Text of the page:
- One or more humans gather within a physical, written, or auditory space.
- There is a story.
- There is at least one rule that dictates the behavior, actions, and/or thoughts of the individual(s) involved.
However, I'd argue that this type of definition for tabletop RPGs is only a more recent development. It would probably be the late 90's/early 00's when this paradigm shift really took hold and many, many indie games started popping up and change how we think about our organized make-believing.
So what's this all about? Well, nowadays we have a lot of ways to create characters for our games whether it's point-buy, life paths, or simply filling out a sheet with 15 questions. But back in the day classes ruled the world. I read RPG.net probably too frequently, and there are quite a few people there that just seem to rag on classes. Having not grown into the hobby playing 3.X edition D&D, I probably have a very different view on classes and levels than those who have been in the hobby for quite awhile. I respect the differing opinions, and I'm not trying to convince anyone to like classes (or really any other part of a game) but rather hope to express why I like classes.
I like classes because they're short hand for something that would otherwise take a long time to explain and build mechanically. When someone says their character is a ranger, my mind automatically goes to the image of a ranger in D&D. Either their character uses a range, non-firearm weapon or two one-handed melee weapons. He's wise in the ways of nature and hunting, and he may even have an animal companion. I know all these things share a common, mechanical foundation upon which their built, and so, much like many other disciplines and hobbies, we use such short hand because it makes things easier.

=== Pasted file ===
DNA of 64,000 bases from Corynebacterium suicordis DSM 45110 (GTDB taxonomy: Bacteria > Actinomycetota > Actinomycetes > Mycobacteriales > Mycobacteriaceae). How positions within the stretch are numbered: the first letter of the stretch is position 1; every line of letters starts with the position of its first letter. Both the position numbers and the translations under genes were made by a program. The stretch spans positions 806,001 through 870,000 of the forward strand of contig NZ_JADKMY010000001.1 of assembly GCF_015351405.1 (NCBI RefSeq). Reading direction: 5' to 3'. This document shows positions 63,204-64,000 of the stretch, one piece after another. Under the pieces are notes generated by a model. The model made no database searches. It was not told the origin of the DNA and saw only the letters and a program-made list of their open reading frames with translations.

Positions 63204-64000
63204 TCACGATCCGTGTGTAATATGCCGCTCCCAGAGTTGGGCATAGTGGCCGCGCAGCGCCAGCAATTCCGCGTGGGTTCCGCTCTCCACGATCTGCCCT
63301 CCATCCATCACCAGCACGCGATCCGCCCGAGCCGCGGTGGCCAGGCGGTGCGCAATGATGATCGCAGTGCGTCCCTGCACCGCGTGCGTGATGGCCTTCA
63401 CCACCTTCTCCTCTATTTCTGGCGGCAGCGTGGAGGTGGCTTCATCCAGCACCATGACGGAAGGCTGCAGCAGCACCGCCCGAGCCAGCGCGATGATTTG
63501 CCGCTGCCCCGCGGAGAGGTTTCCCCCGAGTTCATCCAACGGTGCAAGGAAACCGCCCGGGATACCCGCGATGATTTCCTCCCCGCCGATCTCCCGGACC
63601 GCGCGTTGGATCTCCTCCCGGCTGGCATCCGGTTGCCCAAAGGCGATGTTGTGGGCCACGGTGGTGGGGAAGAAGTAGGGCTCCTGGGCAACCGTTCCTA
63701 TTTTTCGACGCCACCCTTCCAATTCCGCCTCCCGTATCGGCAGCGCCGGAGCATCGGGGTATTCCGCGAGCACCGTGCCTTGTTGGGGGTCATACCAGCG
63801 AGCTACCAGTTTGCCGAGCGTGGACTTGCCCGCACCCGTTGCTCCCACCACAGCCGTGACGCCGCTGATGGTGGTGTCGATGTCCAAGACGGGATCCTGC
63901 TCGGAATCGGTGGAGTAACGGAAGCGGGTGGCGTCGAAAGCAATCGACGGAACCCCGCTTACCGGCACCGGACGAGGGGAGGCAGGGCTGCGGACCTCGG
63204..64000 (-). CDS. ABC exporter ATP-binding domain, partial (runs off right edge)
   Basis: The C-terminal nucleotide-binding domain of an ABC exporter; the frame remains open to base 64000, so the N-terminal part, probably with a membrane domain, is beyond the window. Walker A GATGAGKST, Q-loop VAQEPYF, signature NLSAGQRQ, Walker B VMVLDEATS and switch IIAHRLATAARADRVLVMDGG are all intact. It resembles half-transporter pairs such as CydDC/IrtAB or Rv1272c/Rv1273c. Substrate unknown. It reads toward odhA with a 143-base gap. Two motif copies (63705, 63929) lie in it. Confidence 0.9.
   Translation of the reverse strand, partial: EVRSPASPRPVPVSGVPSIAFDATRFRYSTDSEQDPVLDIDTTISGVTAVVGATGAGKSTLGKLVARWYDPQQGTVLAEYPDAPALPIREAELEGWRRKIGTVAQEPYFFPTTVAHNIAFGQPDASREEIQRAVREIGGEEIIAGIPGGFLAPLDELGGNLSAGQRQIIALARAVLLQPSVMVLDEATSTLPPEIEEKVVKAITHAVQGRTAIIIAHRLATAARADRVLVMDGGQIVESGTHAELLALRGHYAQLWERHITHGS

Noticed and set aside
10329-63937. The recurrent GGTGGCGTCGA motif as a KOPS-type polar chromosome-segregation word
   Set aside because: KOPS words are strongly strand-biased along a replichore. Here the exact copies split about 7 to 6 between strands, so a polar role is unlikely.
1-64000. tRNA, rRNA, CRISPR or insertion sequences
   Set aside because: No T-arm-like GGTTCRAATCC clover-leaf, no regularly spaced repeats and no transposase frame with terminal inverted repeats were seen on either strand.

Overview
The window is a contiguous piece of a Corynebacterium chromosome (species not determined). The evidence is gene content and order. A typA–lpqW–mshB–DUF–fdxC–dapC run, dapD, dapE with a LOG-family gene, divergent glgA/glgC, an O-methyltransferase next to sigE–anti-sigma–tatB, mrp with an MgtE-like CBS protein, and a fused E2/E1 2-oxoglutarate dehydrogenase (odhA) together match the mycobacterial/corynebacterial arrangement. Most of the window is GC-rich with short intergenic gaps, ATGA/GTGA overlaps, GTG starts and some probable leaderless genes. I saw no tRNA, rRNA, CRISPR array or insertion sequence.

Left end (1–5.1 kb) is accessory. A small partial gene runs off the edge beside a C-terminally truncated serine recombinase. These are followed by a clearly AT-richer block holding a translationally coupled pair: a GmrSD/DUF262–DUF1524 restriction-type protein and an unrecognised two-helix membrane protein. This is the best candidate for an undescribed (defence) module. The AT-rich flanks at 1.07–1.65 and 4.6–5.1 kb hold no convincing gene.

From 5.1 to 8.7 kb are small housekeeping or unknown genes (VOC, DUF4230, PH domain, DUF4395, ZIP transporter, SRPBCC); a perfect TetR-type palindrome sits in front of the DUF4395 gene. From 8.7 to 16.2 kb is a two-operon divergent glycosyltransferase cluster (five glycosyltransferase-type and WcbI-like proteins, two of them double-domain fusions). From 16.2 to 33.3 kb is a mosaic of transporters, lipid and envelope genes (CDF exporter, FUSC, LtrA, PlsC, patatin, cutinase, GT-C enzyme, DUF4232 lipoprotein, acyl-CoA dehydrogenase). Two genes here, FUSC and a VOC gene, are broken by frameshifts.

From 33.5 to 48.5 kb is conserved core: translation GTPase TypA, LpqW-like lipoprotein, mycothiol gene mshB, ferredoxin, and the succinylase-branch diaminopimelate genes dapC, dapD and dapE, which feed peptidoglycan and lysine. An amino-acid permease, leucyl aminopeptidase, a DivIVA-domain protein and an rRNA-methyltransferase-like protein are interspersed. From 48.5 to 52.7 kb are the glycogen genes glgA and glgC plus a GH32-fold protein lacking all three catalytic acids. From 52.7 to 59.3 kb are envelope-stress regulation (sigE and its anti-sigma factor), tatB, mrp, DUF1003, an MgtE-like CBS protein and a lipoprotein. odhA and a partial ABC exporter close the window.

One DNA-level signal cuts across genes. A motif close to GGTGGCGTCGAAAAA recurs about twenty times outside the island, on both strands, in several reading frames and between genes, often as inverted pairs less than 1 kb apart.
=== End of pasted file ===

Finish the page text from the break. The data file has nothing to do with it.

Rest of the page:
Speaking of easier, I like classes because they give me a structure within which I can make meaningful choices and know (hope) that the choices I make our balanced and have some heft to them. Don't get me wrong, this is by no means a rant against point-buy systems, but sometimes I just don't get a real strong feeling for what kind of skills and advantages my character will need if I just have a big list. It's a fine balance to strike between too much and too little freedom. To be fair, there is at least one great example of too many options in a class-based system as well - D&D 4e. There's just so many options there that character generation falls into an analysis paralysis of sorts (which is why I love Essentials so much).
I understand the limitations of a class-based system and why people prefer other character generation methods - mainly that class-bsed character generation feels too limiting. That's alright. I'm happy to agree to disagree on this topic. For my money, Warhammer Fantasy RPG nails classes with offering pretty much unlimited careers to choose from while giving you very few choices to have to make beyond your career. It's a system I strive toward emulating and matching in its balance between freedom and restriction for my own designs.
For what it's worth, keep it classy.